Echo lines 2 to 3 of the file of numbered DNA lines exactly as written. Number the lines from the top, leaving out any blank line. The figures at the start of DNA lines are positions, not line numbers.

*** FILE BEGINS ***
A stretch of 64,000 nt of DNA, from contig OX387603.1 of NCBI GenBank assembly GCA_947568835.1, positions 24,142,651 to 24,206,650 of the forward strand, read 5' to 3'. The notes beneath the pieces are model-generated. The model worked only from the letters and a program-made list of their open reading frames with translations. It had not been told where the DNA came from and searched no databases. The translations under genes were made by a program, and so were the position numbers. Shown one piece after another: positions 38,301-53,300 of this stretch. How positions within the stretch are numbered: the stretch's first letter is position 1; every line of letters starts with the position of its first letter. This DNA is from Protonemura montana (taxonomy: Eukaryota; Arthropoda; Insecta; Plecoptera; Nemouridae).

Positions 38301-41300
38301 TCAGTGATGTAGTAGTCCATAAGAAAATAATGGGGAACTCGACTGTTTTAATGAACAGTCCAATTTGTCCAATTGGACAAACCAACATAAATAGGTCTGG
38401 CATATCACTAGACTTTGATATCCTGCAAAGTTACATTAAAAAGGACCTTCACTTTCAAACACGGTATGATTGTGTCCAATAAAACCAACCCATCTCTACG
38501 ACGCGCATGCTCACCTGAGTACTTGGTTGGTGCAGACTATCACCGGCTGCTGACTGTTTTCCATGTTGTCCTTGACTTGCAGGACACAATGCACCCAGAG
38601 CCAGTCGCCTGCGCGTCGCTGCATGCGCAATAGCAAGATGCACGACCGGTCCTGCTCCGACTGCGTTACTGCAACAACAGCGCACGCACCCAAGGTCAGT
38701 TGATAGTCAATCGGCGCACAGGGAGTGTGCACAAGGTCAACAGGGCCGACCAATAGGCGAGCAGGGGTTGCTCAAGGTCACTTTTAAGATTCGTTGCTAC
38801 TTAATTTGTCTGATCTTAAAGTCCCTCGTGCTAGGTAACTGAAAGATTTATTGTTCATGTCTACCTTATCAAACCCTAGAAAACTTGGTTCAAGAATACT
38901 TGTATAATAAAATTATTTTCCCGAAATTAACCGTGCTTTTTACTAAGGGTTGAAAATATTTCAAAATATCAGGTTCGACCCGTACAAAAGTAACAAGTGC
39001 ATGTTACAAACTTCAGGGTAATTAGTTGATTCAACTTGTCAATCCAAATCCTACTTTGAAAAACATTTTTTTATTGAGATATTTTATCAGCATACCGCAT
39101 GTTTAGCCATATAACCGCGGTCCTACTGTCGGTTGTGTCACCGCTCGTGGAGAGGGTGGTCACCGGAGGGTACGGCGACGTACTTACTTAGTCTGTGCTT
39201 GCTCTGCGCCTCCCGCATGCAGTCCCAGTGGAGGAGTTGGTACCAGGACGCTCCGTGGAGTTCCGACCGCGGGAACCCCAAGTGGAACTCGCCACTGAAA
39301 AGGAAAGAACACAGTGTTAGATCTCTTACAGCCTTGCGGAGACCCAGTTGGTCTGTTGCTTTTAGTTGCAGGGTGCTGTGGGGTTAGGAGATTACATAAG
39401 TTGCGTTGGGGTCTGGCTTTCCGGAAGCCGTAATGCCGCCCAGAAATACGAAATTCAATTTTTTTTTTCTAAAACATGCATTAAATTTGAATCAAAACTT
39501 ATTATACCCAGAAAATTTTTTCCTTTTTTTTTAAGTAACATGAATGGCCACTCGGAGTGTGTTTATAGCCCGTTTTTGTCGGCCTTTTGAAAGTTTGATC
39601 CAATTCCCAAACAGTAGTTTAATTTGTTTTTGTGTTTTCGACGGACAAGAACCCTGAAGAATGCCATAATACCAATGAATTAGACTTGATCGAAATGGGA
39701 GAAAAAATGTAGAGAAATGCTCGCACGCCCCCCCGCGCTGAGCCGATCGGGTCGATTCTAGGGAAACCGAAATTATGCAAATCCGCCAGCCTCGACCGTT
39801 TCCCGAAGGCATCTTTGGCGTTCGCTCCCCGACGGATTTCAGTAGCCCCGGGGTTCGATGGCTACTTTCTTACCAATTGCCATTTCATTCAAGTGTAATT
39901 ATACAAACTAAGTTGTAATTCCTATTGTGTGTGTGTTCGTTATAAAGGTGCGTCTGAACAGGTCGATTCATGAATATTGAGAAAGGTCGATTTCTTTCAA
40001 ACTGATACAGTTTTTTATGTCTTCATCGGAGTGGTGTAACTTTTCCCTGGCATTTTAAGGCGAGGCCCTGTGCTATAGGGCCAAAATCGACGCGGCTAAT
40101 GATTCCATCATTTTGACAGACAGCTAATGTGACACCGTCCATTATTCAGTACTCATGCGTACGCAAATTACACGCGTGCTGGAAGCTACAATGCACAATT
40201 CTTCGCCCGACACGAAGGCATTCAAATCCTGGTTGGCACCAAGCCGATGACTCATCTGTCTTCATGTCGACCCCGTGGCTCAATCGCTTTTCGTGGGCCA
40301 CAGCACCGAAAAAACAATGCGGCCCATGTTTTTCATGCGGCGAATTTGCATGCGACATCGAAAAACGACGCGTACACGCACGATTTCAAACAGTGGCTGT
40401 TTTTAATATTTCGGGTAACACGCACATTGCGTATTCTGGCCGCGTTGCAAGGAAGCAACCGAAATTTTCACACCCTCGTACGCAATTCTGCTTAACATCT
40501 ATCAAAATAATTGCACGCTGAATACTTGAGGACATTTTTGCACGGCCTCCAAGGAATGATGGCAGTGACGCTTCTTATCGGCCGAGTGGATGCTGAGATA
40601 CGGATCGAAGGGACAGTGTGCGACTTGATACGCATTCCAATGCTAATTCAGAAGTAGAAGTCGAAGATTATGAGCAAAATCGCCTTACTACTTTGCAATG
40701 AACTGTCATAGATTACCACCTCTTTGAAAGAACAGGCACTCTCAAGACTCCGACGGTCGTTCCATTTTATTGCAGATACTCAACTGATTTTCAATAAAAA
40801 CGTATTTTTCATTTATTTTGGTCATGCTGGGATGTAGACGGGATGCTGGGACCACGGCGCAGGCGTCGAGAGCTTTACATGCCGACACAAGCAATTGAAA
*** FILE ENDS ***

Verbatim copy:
Positions 38301-41300
38301 TCAGTGATGTAGTAGTCCATAAGAAAATAATGGGGAACTCGACTGTTTTAATGAACAGTCCAATTTGTCCAATTGGACAAACCAACATAAATAGGTCTGG